Against the odds

by Linda Chamberlain

zak-1By the age of 10 most race horses will have retired or met with a sticky end.

And yet Zakatal is at the peak of his form; he’s winning races and he’s looking good.

It’s very rare for race goers to notice there is something different about him.  His jockey is reportedly not bothered and a punter once shouted out – ‘Does it work?’ while Zak was parading in the paddock before a race.

You see, this handsome grey is barefoot and according to his co-owner David Furman (below) that gives him a fantastic edge.

‘Sometimes I think about all the other horses and I say, go on, keep shoeing them; it gives us an advantage. But from a welfare point of view it doesn’t sit comfortably with me,’ he said.

‘Zak is 10 now and he’s never been better. Most race horses are broken down by that age and I think shoes have a massive part to play in that. Once they are barefoot they track up so much better; they are so much sounder.’

The grey must have a bit of feline in his equine blood because he’s probably used up a few lives in his short one. He was bought from a large racing yard by David and his cousin John Sugarman about five years ago.

‘He was in a proper state and his feet were unbelievable,’ said David.

Horses have long been a passion for David and his wife, Gill, who live in East Yorkshire and transitioned a couple of other horses to barefoot before Zak. They were convinced of the benefits and so were in no doubt that he would improve without shoes.

zak-2Zak’s body was also in need of some TLC and after about a year’s recovery the owners thought he could return to flat racing. But his trainer at the time insisted on shoes. David and John acquiesced and were rewarded when the horse showed promise by coming second in four races.

The sport has a high injury toll though and Zak was injured training on the gallops. He came home. He became barefoot again and recovered. He went to another trainer, remained barefoot but didn’t live up to his earlier promise.  David thought to retire him but John didn’t want to give up.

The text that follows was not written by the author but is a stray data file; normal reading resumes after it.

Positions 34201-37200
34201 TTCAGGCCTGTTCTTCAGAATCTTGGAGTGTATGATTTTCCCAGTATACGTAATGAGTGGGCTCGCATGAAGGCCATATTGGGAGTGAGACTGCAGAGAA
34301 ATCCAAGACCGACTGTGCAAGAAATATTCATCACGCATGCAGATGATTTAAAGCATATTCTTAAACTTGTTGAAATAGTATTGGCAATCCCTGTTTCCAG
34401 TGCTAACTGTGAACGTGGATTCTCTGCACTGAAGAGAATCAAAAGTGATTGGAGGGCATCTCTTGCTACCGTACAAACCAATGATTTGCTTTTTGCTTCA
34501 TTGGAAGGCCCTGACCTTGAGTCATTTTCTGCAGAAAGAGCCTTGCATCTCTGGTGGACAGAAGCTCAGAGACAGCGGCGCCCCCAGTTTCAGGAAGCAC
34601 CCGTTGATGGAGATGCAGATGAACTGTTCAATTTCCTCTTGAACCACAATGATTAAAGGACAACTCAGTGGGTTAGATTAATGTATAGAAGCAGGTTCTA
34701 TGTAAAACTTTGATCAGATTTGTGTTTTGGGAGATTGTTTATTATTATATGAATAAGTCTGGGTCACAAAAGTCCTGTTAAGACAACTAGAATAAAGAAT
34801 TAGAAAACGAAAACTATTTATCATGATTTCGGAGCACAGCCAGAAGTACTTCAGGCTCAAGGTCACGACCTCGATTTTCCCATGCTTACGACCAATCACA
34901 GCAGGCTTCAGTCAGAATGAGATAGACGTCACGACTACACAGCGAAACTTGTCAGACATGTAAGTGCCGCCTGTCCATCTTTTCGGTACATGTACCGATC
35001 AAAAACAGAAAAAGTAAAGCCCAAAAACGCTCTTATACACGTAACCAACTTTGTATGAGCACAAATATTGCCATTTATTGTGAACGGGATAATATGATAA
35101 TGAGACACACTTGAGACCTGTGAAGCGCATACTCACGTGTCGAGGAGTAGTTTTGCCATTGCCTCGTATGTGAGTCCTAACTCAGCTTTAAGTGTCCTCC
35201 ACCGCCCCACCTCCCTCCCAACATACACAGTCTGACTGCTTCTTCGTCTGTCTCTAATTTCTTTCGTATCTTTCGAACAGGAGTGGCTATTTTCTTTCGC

So they tried Zak with a newly established trainer, Rebecca Menzies, and he’s proving better than ever. In 10 races he’s won three times and been placed five.

He’s going to stay barefoot even though the rules bar him from some race tracks. As a barefooter he is only allowed on all-weather surfaces. The restriction doesn’t apply to jump racing.

Officials of the racing authorities fear barefoot horses are more liable to slip and flat racing is high speed.

Perhaps they will reconsider such nonsense when there are more horses like Zak delighting the crowds and winning at such a ‘ripe old age’.

rebecca-menziesBut interviewing Zak’s owner made me especially curious about his trainer, Rebecca Menzies (right), who has had a licence for three years and works from a yard in Co. Durham.

I wanted to know if she had been skeptical taking on a barefoot horse.

She said: ‘I had very little knowledge about the management techniques to ensure that it was successful. I was very lucky to be able to spend the day with Mike De Kock in Newmarket (who trains top class flat horses barefoot) and he showed me a number of examples of hooves at different stages of transitioning and I learned the importance of very regular trimming & management. He had a pea gravel horse walker and several gravel turnout paddocks, his horses feet were like iron and his system worked brilliantly. MDK is a very clever guy and a massively successful trainer, he researches everything meticulously and in his opinion it is much better for horses to be trained without shoes. He showed me that with a bit of time to transition and some simple changes to our routine , it would be possible to train a barefoot horse (even without a treadmill, rubber walkways and a pea gravel walker!).